Google Maps is getting up to speed with the coronavirus: the site and mapping application of the American giant Google will now be able to reveal on its maps, consulted by users, the areas of COVID-19 infection.
“When you open Google Maps (…), click the tab to the right on COVID-19 Information and you will see the rate per 100,000 of COVID cases over an average of seven days in the area of the map that you're watching, ”Google said in a blog post on Thursday.
On the map of a district or destination that he visits, the Internet user will also be able to see if the cases tend to increase. A color coding will identify the density of cases ranging from gray (less than one case) to red (between 30 and 40 cases), then dark red (over 40 cases per 100,000) through yellow and orange.
Google, which claims to be able to offer this map information in 122 countries, indicates that it draws its information for the United States, in particular from Johns Hopkins University, which is the benchmark for counting cases of infection.
Google Maps also says it draws its information from the New York Times and Wikipedia.
The data will also be based on the update of the health situation established by WHO, public authorities and local institutions.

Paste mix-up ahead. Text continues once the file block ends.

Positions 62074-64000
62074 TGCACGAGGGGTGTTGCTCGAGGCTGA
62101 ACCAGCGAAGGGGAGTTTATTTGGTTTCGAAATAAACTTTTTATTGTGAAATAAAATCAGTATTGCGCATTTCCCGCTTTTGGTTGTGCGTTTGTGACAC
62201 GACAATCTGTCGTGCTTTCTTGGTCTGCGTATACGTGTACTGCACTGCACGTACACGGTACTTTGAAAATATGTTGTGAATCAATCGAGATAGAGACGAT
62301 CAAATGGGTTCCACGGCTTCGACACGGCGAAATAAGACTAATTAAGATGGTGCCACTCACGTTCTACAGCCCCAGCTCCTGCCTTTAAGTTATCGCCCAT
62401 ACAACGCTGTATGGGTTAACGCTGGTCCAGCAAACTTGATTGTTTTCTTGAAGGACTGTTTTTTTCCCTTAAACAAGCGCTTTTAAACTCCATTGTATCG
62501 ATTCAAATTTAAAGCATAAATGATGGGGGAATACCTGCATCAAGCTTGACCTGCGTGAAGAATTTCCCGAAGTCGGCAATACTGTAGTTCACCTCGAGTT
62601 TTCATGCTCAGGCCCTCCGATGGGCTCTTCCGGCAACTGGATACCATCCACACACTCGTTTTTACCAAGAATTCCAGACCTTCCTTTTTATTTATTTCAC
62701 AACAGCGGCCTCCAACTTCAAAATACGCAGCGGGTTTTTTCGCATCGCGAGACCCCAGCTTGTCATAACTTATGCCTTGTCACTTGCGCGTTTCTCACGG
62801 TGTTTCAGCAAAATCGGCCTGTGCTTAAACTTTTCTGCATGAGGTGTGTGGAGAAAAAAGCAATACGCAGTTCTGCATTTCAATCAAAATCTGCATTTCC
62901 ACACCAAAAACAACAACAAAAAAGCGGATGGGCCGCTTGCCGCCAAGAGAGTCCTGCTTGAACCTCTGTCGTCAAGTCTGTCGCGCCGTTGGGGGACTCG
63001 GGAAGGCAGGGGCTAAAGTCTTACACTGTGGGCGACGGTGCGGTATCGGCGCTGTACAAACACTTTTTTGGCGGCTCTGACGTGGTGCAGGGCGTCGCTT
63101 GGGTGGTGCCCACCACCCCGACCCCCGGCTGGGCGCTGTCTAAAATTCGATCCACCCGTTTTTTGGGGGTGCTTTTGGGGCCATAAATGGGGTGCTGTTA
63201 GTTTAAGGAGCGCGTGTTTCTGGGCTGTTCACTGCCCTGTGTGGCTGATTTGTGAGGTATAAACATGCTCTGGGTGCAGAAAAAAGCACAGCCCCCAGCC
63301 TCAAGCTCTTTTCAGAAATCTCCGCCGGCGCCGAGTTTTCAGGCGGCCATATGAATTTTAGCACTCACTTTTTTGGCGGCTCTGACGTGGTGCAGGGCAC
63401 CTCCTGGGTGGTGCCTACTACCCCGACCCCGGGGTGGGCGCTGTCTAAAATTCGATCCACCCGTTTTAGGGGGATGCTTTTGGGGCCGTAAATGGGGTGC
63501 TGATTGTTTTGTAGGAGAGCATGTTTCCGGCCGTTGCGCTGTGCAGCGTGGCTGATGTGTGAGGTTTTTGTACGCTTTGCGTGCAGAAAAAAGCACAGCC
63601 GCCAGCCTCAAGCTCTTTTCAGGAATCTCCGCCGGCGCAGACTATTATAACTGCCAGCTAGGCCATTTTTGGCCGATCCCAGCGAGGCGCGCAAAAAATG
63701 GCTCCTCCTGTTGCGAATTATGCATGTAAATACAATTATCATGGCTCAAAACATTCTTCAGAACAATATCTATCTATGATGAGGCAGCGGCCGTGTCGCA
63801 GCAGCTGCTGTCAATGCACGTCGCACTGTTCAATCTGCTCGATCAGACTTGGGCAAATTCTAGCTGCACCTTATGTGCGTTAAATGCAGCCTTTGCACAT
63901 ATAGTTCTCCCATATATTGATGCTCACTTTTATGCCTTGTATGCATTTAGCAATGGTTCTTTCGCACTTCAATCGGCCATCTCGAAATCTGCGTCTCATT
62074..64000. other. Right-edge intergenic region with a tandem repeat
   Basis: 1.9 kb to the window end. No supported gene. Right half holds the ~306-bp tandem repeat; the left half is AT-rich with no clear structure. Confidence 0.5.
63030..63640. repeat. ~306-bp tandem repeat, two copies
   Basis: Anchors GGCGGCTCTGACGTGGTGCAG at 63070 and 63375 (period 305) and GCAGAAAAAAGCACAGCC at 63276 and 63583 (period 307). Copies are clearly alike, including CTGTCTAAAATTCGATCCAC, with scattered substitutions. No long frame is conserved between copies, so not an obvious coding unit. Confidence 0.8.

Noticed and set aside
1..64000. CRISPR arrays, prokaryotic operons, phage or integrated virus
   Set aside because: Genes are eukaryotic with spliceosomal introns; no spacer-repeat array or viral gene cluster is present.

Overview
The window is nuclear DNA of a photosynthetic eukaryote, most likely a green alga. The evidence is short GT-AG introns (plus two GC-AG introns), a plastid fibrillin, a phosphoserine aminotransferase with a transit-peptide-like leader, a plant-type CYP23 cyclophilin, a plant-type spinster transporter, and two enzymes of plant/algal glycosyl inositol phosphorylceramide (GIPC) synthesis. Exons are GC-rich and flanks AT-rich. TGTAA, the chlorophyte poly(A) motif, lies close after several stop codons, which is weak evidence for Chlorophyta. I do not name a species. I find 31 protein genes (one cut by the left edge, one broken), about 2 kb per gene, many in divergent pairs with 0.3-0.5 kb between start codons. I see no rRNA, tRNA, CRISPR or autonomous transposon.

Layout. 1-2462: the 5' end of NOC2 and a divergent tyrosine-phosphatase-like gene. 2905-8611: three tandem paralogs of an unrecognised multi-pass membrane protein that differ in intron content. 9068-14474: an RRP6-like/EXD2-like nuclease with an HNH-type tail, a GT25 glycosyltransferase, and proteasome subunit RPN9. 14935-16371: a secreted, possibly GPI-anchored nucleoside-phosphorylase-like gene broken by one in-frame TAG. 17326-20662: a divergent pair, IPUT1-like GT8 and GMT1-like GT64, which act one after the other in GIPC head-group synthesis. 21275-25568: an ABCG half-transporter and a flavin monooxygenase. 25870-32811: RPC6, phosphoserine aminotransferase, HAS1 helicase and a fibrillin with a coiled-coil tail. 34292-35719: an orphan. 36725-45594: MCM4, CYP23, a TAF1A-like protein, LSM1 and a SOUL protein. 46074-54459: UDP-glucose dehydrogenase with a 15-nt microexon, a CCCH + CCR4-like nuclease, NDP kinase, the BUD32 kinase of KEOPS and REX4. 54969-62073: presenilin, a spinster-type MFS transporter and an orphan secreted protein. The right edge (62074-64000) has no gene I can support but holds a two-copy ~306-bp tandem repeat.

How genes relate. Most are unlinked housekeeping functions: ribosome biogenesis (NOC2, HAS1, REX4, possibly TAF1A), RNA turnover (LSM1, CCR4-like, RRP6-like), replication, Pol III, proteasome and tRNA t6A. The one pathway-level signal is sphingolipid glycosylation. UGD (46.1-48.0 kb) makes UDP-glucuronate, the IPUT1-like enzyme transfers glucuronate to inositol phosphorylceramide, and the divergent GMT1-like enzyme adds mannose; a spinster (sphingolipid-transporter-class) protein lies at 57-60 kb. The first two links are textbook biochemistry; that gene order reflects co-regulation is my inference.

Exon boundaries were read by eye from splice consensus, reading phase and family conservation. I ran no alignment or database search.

“Over a billion people are turning to Google Maps for essential information on how to get from place to place, especially during the pandemic when health concerns come to the fore,” writes Sujoy Banerjee, director product at Google Maps.
“So this week, we're introducing a new feature to Maps, a tool that reveals vital information about COVID-19 cases in an area, so you can make informed decisions about where you want to go and what to do,” he said. added the manager.
The pandemic of the new coronavirus has killed at least 978,448 people worldwide since the appearance of the first cases in December, according to an assessment established by AFP from official sources on Thursday.
The United States is the most affected country in terms of both deaths and cases, with 201,910 deaths for 6,934,233 recorded cases.